Lacanian Affects: The function of affect in Lacan's work (Paperback)Colette Soler (author)
- We can order this
Affect is a high-stakes topic in psychoanalysis, but there has long been a misperception that Lacan neglected affect in his writings. We encounter affect at the beginning of any analysis in the form of subjective suffering that the patient hopes to alleviate. How can psychoanalysis alleviate such suffering when analytic practice itself gives rise to a wide range of affects in the patient's relationship to the analyst?
Lacanian Affects: The Function of Affect in Lacan's Work, is the first book to explore Lacan's theory of affect and its implications for contemporary psychoanalytic practice. In it, Colette Soler discusses affects as diverse as the pain of existence, hatred, ignorance, mourning, sadness, "joyful knowledge," boredom, moroseness, anger, shame, and enthusiasm. Soler's discussion culminates in a highlighting of so-called enigmatic affects: anguish, love, and the satisfaction related to the end of an analysis.
Lacanian Affects provides a unique and compelling account of affect that will prove to be an essential text for psychoanalysts, psychiatrists, psychotherapists, psychologists, and social workers.
Publisher: Taylor & Francis Ltd
Number of pages: 176
Weight: 268 g
Dimensions: 235 x 159 x 13 mm
"Here Colette Soler shows you a Lacan "Inside Out." Whereas the animated film by Pixar plays on five emotions only (joy, sadness, fear, disgust, and anger), Soler examines a full array of affects in their Lacanian avatars: anguish, pain, sadness, joy, guilt, boredom, moodiness, anger, shame, love, enthusiasm, among others. Her zesty approach to Lacanian psychoanalysis revises received ideas about the performative and emotional reach of psychoanalysis. This repositioning of affects will have a lasting effect on the contemporary theory of the unconscious." - Patricia Gherovici, psychoanalyst and author
"In this elegantly written book, Colette Soler responds to the demand for a theory and technique for working with affects in the twenty-first century clinic. Soler walks the reader through the details of Jacques Lacan's theory of affects as it developed throughout his career. By grounding concepts such as transference and the end of analysis in the work of Freud and others, she's able to show in detail the startling new directions that Lacan took in his work on them. Throughout, she presents stimulating examples that illustrate the usefulness of Lacan's thinking across a wide range of clinical practice.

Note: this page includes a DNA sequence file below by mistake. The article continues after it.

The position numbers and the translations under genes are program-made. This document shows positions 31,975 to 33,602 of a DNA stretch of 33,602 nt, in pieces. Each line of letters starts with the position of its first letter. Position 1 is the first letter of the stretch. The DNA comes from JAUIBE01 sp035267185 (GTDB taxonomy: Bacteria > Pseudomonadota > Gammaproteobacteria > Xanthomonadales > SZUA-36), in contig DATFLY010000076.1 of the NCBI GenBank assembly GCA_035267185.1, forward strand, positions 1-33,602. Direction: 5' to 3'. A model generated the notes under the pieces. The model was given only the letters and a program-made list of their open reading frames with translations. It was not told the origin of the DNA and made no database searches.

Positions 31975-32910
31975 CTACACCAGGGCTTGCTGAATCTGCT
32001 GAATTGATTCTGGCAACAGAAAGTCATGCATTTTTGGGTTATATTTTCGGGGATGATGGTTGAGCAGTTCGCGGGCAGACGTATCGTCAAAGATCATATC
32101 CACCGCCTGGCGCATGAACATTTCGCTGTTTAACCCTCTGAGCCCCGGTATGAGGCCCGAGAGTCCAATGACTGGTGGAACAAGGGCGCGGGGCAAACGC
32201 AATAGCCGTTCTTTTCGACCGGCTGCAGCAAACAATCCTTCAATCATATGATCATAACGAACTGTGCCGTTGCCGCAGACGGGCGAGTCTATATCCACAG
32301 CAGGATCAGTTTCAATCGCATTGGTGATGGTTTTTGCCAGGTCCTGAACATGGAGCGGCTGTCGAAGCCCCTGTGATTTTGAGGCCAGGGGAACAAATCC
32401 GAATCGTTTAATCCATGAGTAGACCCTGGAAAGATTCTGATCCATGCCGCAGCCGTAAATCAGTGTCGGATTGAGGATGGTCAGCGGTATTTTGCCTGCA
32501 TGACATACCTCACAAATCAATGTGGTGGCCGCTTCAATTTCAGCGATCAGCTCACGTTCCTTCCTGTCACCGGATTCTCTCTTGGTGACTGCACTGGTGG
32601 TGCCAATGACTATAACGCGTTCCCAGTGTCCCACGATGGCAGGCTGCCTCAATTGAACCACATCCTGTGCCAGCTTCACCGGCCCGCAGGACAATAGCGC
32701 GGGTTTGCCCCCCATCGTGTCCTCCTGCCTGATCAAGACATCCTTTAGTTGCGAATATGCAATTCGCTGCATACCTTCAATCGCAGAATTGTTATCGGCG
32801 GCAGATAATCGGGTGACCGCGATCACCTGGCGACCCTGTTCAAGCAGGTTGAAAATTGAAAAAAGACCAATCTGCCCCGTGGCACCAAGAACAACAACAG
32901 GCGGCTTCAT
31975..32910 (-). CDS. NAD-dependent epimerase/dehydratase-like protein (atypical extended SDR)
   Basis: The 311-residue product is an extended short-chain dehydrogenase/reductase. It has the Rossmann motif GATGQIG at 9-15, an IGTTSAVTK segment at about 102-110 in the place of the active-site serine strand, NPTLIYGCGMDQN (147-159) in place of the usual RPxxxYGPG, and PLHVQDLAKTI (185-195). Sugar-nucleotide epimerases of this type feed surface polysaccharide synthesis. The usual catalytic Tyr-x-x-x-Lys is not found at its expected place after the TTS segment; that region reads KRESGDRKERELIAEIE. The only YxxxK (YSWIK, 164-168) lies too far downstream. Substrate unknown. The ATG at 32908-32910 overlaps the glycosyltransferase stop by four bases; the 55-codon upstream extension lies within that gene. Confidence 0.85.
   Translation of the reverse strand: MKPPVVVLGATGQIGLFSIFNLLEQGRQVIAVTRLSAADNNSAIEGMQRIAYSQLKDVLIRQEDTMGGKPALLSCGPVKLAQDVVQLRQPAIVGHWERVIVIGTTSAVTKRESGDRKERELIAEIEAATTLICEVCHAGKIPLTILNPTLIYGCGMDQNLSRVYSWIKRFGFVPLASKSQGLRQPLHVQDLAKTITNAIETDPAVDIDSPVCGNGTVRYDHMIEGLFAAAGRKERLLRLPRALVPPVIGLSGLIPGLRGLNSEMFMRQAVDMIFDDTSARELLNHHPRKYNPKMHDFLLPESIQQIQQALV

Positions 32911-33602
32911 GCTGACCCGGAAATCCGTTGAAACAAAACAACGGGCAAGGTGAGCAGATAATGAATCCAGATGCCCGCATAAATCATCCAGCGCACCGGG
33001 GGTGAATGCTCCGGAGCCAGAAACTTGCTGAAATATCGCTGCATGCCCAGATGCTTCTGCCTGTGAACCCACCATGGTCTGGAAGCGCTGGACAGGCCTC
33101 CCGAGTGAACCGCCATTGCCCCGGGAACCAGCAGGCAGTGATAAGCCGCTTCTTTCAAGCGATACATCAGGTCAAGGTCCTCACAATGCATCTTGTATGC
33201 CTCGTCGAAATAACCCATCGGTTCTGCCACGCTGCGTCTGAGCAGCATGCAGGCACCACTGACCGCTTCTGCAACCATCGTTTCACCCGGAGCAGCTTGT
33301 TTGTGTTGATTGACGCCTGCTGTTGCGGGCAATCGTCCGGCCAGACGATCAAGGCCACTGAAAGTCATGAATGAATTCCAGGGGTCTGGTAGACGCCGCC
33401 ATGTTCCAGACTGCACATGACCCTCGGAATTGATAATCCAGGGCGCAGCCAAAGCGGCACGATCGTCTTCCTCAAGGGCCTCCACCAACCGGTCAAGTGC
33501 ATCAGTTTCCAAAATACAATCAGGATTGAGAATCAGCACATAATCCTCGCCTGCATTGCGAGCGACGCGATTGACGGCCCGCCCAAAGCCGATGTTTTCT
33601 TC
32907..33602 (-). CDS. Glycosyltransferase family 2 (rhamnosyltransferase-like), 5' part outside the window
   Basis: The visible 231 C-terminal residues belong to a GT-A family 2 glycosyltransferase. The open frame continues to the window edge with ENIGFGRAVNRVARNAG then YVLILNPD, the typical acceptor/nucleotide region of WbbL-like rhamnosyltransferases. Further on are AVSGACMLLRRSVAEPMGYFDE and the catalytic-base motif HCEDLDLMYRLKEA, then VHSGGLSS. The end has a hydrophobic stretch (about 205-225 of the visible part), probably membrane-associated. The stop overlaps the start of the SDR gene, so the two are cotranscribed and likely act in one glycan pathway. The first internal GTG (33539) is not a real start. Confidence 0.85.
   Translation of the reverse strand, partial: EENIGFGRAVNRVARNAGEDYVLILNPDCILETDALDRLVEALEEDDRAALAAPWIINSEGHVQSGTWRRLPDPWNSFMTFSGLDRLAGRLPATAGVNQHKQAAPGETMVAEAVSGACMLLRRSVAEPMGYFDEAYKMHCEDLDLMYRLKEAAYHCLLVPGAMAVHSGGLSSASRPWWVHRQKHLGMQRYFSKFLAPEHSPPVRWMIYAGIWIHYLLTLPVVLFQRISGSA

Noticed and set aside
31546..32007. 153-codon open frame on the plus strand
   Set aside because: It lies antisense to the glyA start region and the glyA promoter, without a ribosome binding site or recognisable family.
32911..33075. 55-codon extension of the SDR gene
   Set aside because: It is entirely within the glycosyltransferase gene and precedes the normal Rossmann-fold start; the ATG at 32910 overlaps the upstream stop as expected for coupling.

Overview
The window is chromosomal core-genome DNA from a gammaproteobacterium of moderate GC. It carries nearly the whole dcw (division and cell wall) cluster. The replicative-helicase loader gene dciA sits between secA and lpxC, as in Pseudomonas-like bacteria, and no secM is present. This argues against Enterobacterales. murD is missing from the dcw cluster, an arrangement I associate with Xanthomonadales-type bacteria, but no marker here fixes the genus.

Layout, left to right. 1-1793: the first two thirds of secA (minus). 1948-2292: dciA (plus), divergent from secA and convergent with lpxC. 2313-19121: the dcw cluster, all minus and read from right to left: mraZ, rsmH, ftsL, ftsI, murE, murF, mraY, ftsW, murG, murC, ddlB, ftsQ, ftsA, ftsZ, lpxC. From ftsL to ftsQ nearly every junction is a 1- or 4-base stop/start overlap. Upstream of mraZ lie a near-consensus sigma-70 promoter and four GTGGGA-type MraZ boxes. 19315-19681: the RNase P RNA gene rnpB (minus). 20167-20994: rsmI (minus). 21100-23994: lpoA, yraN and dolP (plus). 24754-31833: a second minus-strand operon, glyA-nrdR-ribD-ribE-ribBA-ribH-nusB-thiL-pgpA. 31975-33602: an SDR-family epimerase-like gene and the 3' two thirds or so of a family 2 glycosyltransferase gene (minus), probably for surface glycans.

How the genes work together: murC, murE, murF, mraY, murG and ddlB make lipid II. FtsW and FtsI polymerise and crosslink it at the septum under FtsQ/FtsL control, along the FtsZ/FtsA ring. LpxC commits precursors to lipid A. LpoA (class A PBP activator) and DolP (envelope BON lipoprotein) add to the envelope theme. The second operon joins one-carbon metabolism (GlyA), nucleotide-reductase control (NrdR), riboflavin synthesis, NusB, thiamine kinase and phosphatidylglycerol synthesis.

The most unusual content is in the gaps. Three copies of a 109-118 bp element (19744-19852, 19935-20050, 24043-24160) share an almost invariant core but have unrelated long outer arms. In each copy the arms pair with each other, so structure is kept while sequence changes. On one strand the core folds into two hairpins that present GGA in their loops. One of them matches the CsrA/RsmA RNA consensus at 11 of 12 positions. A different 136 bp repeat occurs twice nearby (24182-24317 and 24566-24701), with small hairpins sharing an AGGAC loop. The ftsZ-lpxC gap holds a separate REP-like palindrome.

Soler's book is a long-needed contribution to the Lacanian literature and deals squarely with the accusation that Lacan paid little attention to affects. She spends a significant portion of the book on the affect of anguish, to which Lacan devoted an entire year of his seminar, and she details the relation of anguish to the object, to discourse, and to the real. Painstakingly reconstructing the edifice of Lacan's theory, Soler is able to show that by the end of his career, a theory of affects is actually necessary for understanding the singularity of the speaking being in analysis. The late Lacanian clinic becomes a practice of deciphering the signifiers that determine the multiple and intimately particular affects of the Borromean subject. But it also involves an encounter with the enigmatic affects manifested in the real unconscious, independent of decipherable meaning. Soler shows that targeting this latter type of affects in analysis is indispensible to the necessary separation that enables the analysand to finish analysis and to become an analyst for someone else.
Soler's writing is miraculously methodical. Just as the reader's next half-formed question arises, she anticipates it, addresses it, and transforms it into a new idea that advances the theory and technique of psychoanalysis. As one would expect from someone of Colette Soler's stature and experience, Lacanian Affects-meticulously translated by Bruce Fink-provides provocative reading for well-trained Lacanians, but it can also be read profitably by mental health professionals of various orientations, who will find that Lacan's thinking on affects will add immeasurably to their clinical repertoire." - Judith Hamilton, MD, Psychiatrist and Psychoanalyst in private practice in Toronto, Canada. Member of the Toronto Psychoanalytic Society and teacher in the TPS Advanced Training Program in Psychoanalytic Psychotherapy. Co-Founder of Lacan Toronto, Member of the Stockbridge Lacanian Clinical Forum and of the Affiliated Psychoanalytic Workgroups (APW)
You may also be interested in...
Please sign in to write a review